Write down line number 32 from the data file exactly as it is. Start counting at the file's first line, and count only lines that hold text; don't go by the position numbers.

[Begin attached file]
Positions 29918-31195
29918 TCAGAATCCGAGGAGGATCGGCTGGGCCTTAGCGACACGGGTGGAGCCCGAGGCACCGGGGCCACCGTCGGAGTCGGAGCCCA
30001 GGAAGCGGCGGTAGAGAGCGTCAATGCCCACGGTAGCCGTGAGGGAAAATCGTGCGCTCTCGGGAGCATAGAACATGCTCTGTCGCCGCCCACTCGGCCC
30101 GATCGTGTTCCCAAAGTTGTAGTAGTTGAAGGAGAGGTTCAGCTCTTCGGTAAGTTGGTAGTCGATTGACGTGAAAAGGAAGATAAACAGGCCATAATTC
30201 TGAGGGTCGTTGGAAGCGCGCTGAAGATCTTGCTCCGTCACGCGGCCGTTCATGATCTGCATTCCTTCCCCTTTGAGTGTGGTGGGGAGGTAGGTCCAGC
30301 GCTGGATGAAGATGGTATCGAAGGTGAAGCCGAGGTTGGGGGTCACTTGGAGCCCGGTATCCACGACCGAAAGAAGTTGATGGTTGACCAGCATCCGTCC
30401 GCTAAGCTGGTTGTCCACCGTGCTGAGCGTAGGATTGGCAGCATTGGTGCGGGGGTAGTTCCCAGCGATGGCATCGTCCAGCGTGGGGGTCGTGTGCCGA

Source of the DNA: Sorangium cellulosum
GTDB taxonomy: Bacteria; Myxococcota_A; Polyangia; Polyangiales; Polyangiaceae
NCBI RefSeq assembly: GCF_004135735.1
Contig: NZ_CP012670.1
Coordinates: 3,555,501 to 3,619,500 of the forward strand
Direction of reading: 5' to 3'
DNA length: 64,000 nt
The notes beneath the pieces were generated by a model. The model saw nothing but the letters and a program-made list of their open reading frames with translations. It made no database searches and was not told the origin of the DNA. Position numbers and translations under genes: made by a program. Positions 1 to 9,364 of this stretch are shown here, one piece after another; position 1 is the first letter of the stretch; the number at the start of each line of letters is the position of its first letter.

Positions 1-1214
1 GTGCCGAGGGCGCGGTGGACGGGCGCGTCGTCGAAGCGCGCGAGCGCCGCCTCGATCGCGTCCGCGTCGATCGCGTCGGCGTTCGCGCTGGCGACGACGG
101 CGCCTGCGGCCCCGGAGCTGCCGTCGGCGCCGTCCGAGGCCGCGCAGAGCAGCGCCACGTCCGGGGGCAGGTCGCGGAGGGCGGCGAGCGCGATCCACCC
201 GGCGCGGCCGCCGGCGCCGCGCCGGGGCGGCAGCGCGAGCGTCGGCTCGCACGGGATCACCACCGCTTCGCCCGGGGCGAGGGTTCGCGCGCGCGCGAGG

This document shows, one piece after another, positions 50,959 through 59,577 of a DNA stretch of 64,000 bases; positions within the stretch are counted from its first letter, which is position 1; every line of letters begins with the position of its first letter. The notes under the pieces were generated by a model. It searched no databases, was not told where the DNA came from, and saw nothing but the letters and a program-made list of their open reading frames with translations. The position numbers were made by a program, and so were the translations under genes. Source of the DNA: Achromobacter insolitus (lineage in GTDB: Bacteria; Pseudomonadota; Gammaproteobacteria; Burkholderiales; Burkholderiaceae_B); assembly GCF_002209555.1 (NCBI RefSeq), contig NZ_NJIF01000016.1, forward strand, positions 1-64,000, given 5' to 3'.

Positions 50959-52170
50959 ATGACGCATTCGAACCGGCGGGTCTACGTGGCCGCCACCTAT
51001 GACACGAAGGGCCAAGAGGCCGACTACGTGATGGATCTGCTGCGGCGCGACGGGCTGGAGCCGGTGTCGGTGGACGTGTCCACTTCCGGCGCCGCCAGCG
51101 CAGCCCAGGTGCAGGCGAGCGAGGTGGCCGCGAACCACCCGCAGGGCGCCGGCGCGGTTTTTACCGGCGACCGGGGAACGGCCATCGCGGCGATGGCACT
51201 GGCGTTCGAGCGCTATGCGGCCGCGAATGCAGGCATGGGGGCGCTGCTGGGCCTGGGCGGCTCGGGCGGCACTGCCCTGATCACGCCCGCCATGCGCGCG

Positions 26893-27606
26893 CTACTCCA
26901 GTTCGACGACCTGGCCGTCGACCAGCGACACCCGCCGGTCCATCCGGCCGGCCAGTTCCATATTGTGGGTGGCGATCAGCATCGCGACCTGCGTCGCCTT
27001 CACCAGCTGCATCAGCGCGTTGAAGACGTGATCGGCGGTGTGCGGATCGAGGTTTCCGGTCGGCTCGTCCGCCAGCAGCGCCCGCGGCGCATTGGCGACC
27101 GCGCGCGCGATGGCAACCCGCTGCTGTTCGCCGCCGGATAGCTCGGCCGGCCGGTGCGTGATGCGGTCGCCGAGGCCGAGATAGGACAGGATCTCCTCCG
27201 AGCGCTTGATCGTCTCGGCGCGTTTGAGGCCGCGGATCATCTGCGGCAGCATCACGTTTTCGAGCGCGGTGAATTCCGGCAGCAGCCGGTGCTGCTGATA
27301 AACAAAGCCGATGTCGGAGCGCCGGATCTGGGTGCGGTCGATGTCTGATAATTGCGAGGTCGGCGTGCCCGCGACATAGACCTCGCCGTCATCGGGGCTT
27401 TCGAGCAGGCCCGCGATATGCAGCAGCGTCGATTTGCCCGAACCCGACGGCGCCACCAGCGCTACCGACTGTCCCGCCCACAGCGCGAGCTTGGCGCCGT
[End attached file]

27301 AACAAAGCCGATGTCGGAGCGCCGGATCTGGGTGCGGTCGATGTCTGATAATTGCGAGGTCGGCGTGCCCGCGACATAGACCTCGCCGTCATCGGGGCTT